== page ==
HR on a shoestring for start-ups

Top tips for SMEs and start-ups setting up HR 

Your quick check-list to ensure you’re compliant:

  • HR contracts for employees and consultants are key
  • HR Policy handbook to cover the detail, make sure you’re compliant and give your team clarity on what you expect and what they can expect from you
  • Pension  your start date is likely this year, check it online using your PAYE code now
  • Regular performance discussions don’t need to be onerous or difficult, get into the habit and remember to give feedback
  • Recruit smart and recruit better create an agreed process and use your professional network for help with interviewing if you need
  • Think about training skills-share, networking, shadowing, buddy-system and meet-ups are key to keeping your team’s learning up to date

Running a small business is hard work. When you’re the CEO, IT fixer and tea-maker it’s common for HR stuff to be forgotten. But HR is something that you can’t afford to ignore, as you leave yourself open to the risk of things going wrong with your staff team and in the worst case to nasty claims at an employment tribunal.

Sorting the HR basics now will save you time, money and hassle in the longer-term.

Employment contracts

First off, your company must have contracts for each of your workers. The most important thing is that you define their employment status correctly, i.e. are they an employee or contractor? Remember that employment status is different in employment law and tax law. You will have to pay upfront for these contracts to be developed accurately, but once you have a template of your company’s terms and conditions you may be able to use these for future employees.

HR policies 

Together with the employment contract, HR policies form part of your employee’s written terms of employment. This should include benefits like pensions that your employees are entitled to, arrangements for when they are sick, what happens when employment is terminated, and the processes for disciplinary, performance and grievances. Having a handbook with these processes set out and shared with your employees means that you have a good foundation for managing your employees within the law, but that you also mitigate the risk of being taken to an employment tribunal. You need to get these policies in place as a foundation, and it’s worth the investment as a good document will apply to the whole organisation and should last until any big changes take place.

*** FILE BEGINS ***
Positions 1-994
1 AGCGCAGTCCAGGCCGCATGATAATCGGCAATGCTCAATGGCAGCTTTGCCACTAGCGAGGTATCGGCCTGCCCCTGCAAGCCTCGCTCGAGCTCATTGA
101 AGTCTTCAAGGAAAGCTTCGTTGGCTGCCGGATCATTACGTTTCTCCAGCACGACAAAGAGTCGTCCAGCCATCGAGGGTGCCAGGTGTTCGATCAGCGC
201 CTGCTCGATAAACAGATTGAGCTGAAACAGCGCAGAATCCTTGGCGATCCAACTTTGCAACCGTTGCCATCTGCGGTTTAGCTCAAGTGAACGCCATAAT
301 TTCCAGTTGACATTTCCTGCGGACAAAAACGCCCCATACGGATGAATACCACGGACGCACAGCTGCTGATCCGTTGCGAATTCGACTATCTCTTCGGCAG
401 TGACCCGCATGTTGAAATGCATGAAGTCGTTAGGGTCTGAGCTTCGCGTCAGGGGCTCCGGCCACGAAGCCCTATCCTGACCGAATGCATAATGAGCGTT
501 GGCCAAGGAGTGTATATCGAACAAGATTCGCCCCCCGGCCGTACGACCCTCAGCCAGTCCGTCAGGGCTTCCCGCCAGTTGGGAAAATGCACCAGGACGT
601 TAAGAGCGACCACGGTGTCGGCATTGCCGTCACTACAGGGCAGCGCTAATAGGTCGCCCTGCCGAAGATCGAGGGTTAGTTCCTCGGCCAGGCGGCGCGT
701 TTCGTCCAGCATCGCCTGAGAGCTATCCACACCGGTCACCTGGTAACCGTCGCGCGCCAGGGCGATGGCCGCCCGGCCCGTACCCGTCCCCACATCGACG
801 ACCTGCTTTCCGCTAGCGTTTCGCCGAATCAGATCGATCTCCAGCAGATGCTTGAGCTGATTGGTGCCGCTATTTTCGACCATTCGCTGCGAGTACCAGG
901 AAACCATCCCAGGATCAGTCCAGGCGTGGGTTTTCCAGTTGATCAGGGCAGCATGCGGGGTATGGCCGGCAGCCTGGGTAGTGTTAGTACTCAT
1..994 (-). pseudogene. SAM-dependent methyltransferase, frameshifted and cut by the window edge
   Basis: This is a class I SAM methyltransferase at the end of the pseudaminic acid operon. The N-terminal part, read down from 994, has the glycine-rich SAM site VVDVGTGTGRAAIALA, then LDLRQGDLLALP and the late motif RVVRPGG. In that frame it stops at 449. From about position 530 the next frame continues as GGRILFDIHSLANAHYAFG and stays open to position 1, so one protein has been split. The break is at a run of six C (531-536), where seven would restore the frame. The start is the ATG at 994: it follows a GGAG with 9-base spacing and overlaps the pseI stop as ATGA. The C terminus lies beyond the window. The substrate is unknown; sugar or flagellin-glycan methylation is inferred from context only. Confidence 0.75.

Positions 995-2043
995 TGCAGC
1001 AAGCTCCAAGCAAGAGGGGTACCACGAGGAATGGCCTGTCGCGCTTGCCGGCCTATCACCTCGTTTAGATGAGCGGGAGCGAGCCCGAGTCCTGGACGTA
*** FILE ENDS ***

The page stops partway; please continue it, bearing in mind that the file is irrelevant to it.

Hiring new team members

There are a variety of low-cost solutions to recruitment. For general roles, try CV websites like indeed.com and LinkedIn is important to reach across your network. For entry level jobs try enternships.com or university jobs boards where you can post vacancies to current and past students in specific disciplines for free. For specific skills try Facebook groups for specific sectors or blogs that recommend other sites.

Remember that flexible working options are very popular with parents looking for back-to-work options, so try mumsnet and local equivalents which have their own free jobs-boards. You can also do your own searching on LinkedIn and there are a number of affordable recruiters if you spend time looking or use a referral.

Save yourself time and money on recruitment by doing phone screenings before interviews. It’s also a good idea to create an interview template, core competencies and a practical interview task which you can alter each time you recruit. Base it around key skills and behavioural qualities needed for your company and save yourself time each time around.

Managing your staff

Developing and training your team doesn’t have to cost the earth. Remember that 70% of learning occurs informally at work by shadowing, watching and coaching. Embed this into your company by setting up an informal mentoring and set up 1 day a month shadowing across your team to make sure this is happening properly.

20% of learning comes from feedback and learning form role models, so make sure you build in feedback loops into your operations.

10% of learning comes from formal training, but this can be done cheaply if you use your network of contacts. You could club together to buy-in formal training providers to share costs.

Prevention is better than cure :get into the habit of having regular 1:1’s with your team to give feedback on their performance and this habit will help to reinforce and ensure that skills aren’t forgotten. Try for once every two months and keep a note of what you agree for the next time.

Create a skills-sharing board where people write down the skills they have that they can help others with. Use your network, chances are that you know someone who wouldn’t mind doing a presentation or learning session as a favour for your team. Encourage your team to go on one meet-up session a month to learn a new skill or shadow someone new and then feed back to the team afterwards. The key part of the learning is evaluation and improvement, so create an easy template for your team to use and review these in regular development catch-ups.


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